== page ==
June 24, 2019

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Fair Credit Reporting Act Requirements Triggered by Use of Internet and Social Media Screening Services

There has been considerable debate regarding whether employers are bound to comply with the Fair Credit Reporting Act (FCRA) when using reports compiled by third parties of public information available on social networking sites. A May 2011 letter issued by the Federal Trade Commission (FTC) regarding Social Intelligence Corporation (Social Intelligence), a social media background screening service, has confirmed that employers must comply with the requirements of FCRA when using public information furnished by Internet and social media background screening services like Social Intelligence.

In a previous alert, we discussed the implications of using third-party reports about applicants based on social media content and warned that the use of such reports will likely trigger the requirements of FCRA. As discussed in our earlier alert, applicants’ posts to social media reveal “personal characteristics” and “modes of living” which constitute “consumer reports” under FCRA if compiled on employers’ behalf by third parties. In the May 2011 letter, the FTC has taken the same position. Accordingly, Social Intelligence was determined by the FTC to be a “consumer reporting agency,” thus triggering the requirements of FCRA for all employers using reports provided by the company in their employment decisions.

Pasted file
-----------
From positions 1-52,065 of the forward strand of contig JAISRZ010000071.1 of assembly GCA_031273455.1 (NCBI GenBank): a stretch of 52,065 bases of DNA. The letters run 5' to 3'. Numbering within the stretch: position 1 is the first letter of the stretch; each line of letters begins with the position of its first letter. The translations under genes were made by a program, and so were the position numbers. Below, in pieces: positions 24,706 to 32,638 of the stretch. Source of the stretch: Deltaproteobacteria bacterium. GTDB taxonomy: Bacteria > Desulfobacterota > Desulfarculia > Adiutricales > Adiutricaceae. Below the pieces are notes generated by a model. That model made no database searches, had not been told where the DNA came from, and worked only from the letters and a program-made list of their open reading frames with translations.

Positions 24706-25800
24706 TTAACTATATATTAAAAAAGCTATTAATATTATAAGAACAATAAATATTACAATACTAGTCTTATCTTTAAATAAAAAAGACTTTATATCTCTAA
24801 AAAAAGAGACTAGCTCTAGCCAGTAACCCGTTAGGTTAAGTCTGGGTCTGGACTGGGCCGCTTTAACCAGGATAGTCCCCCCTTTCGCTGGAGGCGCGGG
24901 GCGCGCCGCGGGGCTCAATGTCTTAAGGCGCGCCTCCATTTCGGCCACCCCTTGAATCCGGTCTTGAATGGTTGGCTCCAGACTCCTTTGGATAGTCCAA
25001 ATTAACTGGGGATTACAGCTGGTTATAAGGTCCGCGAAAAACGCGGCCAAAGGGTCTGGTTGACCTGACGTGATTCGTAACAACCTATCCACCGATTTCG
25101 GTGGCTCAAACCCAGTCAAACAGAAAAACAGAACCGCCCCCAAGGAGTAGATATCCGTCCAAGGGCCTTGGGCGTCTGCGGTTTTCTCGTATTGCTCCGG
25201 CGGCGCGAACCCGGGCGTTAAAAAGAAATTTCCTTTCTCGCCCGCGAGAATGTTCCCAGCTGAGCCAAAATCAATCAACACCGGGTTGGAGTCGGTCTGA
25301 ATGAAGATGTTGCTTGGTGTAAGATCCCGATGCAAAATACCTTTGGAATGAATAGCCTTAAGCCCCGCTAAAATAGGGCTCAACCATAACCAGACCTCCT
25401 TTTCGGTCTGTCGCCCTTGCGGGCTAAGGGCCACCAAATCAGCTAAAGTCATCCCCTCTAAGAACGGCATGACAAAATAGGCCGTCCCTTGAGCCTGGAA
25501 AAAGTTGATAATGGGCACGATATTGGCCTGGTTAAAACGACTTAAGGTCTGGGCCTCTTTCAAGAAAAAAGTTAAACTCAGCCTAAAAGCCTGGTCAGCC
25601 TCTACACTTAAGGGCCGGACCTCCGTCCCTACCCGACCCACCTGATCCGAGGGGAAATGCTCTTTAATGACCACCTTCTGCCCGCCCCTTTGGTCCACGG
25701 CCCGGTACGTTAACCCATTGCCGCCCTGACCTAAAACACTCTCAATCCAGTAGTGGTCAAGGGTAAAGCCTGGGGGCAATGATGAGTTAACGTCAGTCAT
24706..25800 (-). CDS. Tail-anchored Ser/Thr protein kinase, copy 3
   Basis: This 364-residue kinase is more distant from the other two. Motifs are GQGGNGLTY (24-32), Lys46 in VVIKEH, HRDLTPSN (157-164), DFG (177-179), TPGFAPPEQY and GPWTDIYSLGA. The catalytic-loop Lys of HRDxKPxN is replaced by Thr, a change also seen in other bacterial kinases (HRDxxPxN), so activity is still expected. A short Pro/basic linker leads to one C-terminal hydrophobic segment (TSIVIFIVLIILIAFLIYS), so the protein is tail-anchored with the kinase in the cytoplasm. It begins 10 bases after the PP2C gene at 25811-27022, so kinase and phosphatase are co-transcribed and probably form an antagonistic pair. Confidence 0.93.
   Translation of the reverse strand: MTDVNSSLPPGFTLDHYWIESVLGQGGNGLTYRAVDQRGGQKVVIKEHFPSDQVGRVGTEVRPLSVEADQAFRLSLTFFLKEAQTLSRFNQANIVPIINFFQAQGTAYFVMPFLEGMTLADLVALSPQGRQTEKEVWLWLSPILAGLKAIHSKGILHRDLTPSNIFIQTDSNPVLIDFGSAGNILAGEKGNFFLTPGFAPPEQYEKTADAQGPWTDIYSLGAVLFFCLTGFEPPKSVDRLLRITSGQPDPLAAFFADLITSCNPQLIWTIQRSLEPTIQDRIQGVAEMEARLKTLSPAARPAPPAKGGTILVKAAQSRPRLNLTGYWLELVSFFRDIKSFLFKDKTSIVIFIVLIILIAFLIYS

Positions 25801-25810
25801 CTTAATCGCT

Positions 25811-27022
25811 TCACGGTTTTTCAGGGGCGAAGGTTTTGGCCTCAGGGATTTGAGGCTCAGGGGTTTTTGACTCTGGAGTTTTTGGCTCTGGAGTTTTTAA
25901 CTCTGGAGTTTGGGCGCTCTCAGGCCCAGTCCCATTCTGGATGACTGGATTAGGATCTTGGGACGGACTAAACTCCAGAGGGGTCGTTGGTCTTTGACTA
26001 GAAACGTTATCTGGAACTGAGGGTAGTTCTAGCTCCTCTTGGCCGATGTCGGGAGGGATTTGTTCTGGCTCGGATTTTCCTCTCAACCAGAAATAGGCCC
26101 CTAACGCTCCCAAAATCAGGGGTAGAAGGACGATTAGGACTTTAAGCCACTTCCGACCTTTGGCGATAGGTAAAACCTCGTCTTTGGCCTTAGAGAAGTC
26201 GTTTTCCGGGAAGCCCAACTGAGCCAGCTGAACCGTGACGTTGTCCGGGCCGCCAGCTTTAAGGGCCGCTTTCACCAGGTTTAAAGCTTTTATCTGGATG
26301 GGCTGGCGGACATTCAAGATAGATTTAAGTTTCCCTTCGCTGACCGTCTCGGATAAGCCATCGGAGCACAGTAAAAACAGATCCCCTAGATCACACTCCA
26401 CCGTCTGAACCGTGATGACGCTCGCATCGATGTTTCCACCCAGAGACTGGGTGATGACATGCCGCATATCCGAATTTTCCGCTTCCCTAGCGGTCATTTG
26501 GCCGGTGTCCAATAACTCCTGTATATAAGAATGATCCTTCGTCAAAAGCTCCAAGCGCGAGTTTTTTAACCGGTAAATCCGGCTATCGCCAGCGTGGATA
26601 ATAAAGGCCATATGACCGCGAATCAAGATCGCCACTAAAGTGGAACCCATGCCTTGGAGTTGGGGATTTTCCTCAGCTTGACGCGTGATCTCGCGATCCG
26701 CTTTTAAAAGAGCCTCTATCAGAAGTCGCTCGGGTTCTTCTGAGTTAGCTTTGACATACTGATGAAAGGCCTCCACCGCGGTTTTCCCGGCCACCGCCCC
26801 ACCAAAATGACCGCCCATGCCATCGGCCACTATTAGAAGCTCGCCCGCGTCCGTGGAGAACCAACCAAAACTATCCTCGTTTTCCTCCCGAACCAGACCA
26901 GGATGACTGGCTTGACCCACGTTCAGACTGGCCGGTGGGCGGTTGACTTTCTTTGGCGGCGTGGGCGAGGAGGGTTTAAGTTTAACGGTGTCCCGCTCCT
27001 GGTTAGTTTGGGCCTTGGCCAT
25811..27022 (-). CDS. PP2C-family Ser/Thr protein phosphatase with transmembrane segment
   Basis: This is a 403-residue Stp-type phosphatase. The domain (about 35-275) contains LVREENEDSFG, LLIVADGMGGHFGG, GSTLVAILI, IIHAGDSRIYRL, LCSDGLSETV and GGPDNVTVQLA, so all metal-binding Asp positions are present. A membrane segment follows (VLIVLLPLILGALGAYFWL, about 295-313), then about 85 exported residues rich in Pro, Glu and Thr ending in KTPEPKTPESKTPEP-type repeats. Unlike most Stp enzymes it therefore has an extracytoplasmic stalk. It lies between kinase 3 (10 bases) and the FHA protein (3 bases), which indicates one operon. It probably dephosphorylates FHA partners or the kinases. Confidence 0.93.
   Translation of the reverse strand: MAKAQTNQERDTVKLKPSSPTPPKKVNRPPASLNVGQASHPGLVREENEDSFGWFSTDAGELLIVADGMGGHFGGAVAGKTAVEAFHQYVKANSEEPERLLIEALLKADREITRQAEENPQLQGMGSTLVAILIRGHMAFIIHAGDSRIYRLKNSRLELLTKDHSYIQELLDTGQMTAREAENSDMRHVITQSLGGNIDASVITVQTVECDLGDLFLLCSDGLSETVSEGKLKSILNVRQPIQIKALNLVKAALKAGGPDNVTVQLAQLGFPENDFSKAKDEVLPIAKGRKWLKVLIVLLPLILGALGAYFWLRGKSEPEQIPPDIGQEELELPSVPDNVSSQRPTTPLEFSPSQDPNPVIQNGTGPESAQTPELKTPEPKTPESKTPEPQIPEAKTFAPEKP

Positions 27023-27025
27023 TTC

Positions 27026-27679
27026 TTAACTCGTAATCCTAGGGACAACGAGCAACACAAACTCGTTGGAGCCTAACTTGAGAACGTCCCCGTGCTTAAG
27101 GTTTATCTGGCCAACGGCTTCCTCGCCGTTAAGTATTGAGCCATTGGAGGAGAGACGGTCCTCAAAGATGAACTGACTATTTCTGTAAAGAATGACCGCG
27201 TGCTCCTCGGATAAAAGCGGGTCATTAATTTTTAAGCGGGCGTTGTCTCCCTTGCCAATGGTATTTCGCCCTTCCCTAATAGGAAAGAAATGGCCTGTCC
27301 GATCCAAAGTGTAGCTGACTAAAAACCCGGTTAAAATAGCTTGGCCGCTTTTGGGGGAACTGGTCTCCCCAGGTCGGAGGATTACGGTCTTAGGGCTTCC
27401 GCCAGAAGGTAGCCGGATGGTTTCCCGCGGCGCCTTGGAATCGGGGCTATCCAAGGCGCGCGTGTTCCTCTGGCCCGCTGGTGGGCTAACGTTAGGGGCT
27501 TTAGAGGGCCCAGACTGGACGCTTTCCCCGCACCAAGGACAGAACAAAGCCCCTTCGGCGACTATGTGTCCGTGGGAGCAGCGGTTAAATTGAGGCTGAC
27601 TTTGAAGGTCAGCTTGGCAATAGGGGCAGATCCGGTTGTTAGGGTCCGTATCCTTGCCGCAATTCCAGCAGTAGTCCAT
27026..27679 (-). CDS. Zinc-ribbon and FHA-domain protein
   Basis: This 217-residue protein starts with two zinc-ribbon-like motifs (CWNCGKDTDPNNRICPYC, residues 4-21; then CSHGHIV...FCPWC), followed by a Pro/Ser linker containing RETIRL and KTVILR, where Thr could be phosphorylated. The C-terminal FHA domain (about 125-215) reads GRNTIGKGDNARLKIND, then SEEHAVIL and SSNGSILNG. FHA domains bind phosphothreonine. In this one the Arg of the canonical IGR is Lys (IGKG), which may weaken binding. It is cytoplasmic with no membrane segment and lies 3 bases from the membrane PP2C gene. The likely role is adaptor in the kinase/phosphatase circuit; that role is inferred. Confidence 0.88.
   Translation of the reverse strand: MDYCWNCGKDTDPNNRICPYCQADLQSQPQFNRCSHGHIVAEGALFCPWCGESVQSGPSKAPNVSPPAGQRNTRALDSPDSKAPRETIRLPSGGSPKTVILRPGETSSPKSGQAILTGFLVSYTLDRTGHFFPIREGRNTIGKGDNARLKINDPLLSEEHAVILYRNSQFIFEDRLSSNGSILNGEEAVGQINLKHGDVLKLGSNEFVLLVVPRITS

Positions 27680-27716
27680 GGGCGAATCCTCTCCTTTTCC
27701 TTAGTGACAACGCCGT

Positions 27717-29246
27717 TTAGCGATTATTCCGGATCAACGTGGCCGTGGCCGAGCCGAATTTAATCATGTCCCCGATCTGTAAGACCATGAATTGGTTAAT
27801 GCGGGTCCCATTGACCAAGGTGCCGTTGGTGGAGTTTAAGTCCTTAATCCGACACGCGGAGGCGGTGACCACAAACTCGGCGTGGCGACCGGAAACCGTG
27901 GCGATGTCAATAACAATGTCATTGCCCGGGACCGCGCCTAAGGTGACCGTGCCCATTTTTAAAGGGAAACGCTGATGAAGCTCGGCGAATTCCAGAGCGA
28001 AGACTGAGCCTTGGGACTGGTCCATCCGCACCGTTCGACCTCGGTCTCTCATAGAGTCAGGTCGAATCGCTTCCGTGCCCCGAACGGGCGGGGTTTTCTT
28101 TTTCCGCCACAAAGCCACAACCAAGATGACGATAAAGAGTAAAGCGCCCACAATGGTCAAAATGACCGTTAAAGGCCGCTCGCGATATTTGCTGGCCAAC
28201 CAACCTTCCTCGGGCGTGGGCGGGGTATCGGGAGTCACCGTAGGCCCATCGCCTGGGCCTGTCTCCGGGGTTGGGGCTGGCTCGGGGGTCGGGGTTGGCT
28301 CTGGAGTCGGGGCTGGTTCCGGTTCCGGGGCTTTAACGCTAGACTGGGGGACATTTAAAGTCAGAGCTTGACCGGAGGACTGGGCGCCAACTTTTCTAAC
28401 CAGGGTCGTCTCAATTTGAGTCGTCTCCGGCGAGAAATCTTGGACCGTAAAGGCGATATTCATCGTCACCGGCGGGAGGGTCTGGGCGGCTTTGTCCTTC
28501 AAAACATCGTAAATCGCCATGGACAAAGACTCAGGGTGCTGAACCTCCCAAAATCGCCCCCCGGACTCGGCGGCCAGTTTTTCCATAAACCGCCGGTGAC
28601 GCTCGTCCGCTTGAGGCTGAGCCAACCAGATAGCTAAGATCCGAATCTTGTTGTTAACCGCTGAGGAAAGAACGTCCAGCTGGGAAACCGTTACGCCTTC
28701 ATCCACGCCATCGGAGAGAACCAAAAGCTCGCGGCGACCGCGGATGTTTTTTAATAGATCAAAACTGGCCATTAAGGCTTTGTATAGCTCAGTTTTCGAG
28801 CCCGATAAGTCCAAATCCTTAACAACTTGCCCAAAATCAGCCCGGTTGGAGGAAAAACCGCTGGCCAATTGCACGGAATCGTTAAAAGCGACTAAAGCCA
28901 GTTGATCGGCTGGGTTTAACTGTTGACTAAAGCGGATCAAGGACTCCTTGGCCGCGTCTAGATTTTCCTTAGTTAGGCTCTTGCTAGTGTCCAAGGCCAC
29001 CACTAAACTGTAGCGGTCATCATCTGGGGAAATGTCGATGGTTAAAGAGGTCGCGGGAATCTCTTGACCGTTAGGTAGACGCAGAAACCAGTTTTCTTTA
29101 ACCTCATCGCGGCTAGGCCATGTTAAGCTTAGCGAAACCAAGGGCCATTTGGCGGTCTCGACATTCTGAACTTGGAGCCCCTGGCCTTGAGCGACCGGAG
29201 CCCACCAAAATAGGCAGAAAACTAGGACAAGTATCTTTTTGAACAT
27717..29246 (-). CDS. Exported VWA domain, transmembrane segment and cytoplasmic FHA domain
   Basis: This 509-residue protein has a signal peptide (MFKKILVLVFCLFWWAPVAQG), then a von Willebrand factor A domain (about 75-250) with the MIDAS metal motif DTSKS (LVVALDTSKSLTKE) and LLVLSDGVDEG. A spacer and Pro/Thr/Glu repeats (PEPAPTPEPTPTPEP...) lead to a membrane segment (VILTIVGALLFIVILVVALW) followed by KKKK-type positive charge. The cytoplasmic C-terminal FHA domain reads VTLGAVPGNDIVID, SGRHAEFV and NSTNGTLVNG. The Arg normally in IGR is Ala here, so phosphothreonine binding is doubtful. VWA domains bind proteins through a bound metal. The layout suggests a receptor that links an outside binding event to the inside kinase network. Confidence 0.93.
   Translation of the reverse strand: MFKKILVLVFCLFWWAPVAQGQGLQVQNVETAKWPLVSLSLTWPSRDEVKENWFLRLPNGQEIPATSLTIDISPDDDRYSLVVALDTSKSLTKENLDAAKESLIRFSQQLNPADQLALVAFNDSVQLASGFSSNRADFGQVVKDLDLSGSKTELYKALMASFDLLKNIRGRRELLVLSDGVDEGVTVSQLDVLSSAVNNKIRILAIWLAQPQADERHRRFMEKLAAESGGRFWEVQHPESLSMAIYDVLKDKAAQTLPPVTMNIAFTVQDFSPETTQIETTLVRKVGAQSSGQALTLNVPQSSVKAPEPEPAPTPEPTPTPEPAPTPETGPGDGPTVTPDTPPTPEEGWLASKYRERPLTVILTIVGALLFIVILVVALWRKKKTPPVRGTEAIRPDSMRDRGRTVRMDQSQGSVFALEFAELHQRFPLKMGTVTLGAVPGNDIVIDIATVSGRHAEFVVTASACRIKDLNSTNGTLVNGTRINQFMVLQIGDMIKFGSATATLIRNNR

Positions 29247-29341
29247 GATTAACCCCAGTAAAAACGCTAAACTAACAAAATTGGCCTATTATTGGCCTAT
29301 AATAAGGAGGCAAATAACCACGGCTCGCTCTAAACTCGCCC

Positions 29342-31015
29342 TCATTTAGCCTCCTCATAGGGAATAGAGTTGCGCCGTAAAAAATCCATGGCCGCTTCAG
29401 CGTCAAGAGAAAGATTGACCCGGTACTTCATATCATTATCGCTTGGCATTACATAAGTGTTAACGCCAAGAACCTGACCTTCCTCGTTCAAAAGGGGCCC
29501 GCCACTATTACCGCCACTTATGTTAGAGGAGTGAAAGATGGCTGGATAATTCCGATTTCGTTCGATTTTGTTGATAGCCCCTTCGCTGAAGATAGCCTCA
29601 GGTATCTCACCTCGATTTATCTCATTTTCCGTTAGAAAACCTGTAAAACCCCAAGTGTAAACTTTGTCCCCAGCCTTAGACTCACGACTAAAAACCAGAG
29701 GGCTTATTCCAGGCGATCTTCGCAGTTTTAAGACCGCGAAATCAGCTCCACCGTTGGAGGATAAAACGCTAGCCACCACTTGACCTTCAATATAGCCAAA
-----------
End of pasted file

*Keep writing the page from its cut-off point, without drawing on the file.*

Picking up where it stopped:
Employers should be advised that using consumer reports furnished by third parties, even those comprised of publicly available information obtained from social networking sites, will require the employer to comply with FCRA by (1) notifying the applicant or employee that they will be requesting a consumer report for employment purposes, (2) obtaining the applicant’s written authorization to obtain a consumer report, (3) providing a summary of consumer rights to the applicant, and (4) complying with adverse action procedures in the event that an adverse action (e.g., denial of employment) is taken as a result of the report.

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About this Author

Danielle Barbour Wilson, Litigation Attorney, Poyner Spruill Law Firm

Danielle’s practice is focused in the areas of Litigation and Employment Law. She represents private and public employers in a wide range of labor and employment matters. Danielle has assisted in defending putative class actions before federal district and appellate courts and defended claims against local government entities. She also advises clients regarding data protection and privacy issues.

Representative Experience

  • Defends employers in a wide range of employment litigation in both state and federal courts

  • ...
David L. Woodard, Employment Litigation Attorney, Poyner Spruill, Law firm

David practices in the area of employment litigation.  He regularly advises and defends clients in race, age, disability and sex discrimination and harassment cases; reviews handbooks and termination issues; and provides compliance advice on matters of employment law.

Representative Experience

McNeil v. Scotland County - Obtained summary judgment for employer where plaintiff alleged race discrimination and retaliation in violation of Title VII of the Civil Rights Act as well as violation of the Americans with Disabilities Act. Successfully defended the judgment in the Fourth Circuit Court of Appeals.

Williams v. City of Fayetteville - Obtained summary judgment on former employee’s claims of retaliation for exercising First Amendment rights, violations of due process, and intentional infliction of emotional distress.